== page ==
Hailing from Tripura, Dharmanarayan Dasgupta remained almost entirely within the fold of the Calcutta art world throughout his life.
He trained at Santiniketan, from where he received his diploma in fine arts in 1961. In his work, Dasgupta chose to be eclectic, perhaps more than his contemporaries.
By the late 1970s, he had evolved his hallmark style where the primary medium was a special egg tempera on canvas which he applied using a mouth spray for finish. His distinctive artistic style evolved during the ’80s which he defined as a ‘kind of satire, fantasy and humour mixed with folk art’.
Dasgupta’s painterly voyage was marked by an intimate understanding of human relationships, their pain and agony, joy and ecstasy, humour and wisdom. His art parodied the remnants of the babu culture, a legacy from the British Raj.
As recurring motifs, a voluptuous woman, draped in a striped sari, at times counter-balanced with a man similarly clad in dhoti and kurta, appear in association with a flying tortoise, tiger, bird, flower or such objects as pots, vases or vintage cars, creating a very peculiar vision of human sensibility. The figures and objects appear to float in a mental space where the gravitational pull is decided by the artist. They float, glide and crouch, underlining the varied levels of psychic exegesis.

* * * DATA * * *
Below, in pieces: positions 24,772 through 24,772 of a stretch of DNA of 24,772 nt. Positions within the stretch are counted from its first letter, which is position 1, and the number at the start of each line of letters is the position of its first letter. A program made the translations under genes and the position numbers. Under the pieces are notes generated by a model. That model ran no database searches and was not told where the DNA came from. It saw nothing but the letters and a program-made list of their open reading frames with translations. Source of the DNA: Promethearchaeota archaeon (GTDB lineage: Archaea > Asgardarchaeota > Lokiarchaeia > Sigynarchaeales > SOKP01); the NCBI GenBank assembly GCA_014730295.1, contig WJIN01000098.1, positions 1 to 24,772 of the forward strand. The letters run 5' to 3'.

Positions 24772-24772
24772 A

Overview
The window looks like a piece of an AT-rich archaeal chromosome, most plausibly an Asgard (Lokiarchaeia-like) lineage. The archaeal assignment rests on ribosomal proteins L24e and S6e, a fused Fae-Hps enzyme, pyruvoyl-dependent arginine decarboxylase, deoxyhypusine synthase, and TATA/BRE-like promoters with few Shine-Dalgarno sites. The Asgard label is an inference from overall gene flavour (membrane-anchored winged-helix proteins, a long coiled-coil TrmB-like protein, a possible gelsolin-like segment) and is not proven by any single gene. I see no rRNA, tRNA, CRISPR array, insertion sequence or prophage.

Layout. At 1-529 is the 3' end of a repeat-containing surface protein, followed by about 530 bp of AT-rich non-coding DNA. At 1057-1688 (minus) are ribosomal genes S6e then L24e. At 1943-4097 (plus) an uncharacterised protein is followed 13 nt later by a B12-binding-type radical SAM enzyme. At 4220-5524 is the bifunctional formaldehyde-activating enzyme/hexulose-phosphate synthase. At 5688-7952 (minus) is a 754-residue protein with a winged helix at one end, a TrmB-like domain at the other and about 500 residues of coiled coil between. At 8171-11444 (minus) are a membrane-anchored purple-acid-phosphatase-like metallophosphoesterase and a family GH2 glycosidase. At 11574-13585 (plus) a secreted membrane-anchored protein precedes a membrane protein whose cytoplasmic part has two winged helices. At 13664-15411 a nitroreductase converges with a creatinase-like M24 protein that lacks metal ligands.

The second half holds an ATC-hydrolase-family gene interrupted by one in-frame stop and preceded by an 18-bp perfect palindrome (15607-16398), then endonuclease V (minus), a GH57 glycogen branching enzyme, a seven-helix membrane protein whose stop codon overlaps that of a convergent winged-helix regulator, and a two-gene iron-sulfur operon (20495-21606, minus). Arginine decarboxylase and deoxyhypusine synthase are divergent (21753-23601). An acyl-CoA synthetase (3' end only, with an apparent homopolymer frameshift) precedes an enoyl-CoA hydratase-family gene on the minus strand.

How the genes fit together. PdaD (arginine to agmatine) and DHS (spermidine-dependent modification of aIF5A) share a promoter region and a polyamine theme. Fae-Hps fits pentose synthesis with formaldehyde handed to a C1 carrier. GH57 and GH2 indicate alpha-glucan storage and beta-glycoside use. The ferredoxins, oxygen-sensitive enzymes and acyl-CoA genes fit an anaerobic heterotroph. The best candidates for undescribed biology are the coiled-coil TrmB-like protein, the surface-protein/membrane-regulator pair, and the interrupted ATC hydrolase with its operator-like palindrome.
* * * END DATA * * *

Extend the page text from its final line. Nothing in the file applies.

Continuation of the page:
In 1981, Dasgupta was awarded by the Birla Academy of Art and Culture, Calcutta. His works are held in several public and private collections in India and abroad.
‘Dharmanarayan Dasgupta’s imagery—his gentlemen, ladies, animals, and even his chairs, tables and clocks—provides a refreshing break. They pull us out of our everyday lives into realms of unending fantasy’
The ‘Manifestations’ series of 20th Century Indian Art, Editions V, VI, VII, VIII, IX, X, XI
DAG, New Delhi, 2011-14
‘Indian Landscapes: The Changing Horizon’
DAG, New Delhi, 2012
‘The Art of Bengal’
DAG, New Delhi, Mumbai, and New York, 2012-16
‘Indian Abstracts: An Absence of Form’
DAG, New Delhi, Mumbai, and New York, 2014-15
‘India Modern: Narratives from 20th Century Indian Art’